For anyone who does not know the term "family-of-origin", it comprises our immediate family members - mother, father, siblings and grandparents. These are the people from whom you learned the safest way to react to life situations. For each person in this family, you created a set of behaviours which best suited their way of interacting with you. When you go off to your job, you take this learned behaviour with you and apply the creative adjustments that worked within your family, to your bosses and co-workers. Depending on what you learned in your family-of-origin this course of action can be a smooth road or slippery slope.

At work you make an unconscious comparison between the people in the workplace and the members of your family. Fellow workers begin to remind you of a relative. A perfectionist can remind you of a parent who didn’t tolerate mistakes. How did you react at home? Be it by covering up, blaming someone else for your mistakes, or being fearful, you will bring these same actions and feelings to the work environment. You have, unconsciously, made this man or woman your parent in the workplace.

Suppose you had a father who lost his temper and yelled. Your heart may have beat rapidly, your breathing become tight, and you may have stood like a deer caught in the headlights, unable to speak. Now you go to work and a boss yells. What do you do? Stand paralyzed and speechless until he goes away. But with all that yelling he was also giving you orders and you couldn’t hear them. You could only hear your father yelling. Now you have another parent in the workplace.

This same idea holds true with the creation of workplace siblings. You create the one you fight with, the one you tell secrets to, or that one you don’t trust because she runs to the boss (mommy /daddy). So, based on this hypothesis, the workplace can be an obstacle course of disasters, or, you can prepare yourself well in advance to respond rather than react.

Now, I’m talking worst-case scenarios here. But, if you spend a little time becoming aware of your fellow workers you may see the ways they remind you of family members; how a word or action can send you right back to being a child. This can be a disastrous situation when you start having trouble with a particular type of boss or style of interaction. When your family-or-origin hot button gets pushed you may not be aware of, or have the skills to deal with the situation that erupts.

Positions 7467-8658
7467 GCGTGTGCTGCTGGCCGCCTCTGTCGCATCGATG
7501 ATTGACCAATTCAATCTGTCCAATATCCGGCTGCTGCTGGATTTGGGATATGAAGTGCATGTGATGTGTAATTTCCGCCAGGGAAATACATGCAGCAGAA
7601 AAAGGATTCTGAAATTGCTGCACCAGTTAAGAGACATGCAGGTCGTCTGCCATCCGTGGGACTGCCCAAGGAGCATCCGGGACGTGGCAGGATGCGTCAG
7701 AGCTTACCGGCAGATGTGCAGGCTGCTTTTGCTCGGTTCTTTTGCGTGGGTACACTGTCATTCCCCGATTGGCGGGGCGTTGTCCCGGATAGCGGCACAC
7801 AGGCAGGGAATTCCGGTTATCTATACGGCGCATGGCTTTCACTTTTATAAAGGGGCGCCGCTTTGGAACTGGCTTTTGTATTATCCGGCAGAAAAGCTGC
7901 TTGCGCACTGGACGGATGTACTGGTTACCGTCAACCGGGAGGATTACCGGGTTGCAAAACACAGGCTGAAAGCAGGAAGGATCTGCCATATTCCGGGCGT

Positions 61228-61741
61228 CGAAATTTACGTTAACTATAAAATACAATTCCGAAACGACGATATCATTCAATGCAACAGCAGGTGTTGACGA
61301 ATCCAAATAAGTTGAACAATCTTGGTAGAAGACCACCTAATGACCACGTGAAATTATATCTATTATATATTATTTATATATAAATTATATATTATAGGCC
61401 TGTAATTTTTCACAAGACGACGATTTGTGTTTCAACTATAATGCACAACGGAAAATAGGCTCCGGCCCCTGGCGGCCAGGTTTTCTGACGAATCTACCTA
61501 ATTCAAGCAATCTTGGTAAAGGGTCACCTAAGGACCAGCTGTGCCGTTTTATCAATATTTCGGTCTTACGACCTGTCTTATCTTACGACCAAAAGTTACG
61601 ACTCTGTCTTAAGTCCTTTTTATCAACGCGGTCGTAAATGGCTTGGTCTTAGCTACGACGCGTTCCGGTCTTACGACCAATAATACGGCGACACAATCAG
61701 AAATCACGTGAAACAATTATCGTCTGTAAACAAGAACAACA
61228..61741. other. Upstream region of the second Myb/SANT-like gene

What steps can you take to be prepared for a new boss, colleague or challenging situation? You need to be aware of your actions and feelings and how they change when you are faced with your nemesis. You need to learn to breath and take time (only a few clear-headed seconds) to assess the reality of the situation. You can put together a tool bag of actions and words that guide you through "Job Jeopardy". Based on self-knowledge, you can learn to demystify your reactions to certain people. And you can learn to take back control of yourself, and choose appropriate, responsive words.

Author's Bio: 

Michaela David


Course of Action

Toronto ON Canada


Michaela is a Personal Life Coach, Clinical Psychotherapist, and
Writer, and Keynote Speaker with twenty-five years of experience in workshop
design & delivery. She has a busy private practice and writes a monthly
column entitled Surviving Work, dealing with day-to-day workplace
issues. Ms. David is a cancer survivor and brings the wisdom gained from
this experience to all aspects of her work in the form of humour.
presence, and openness.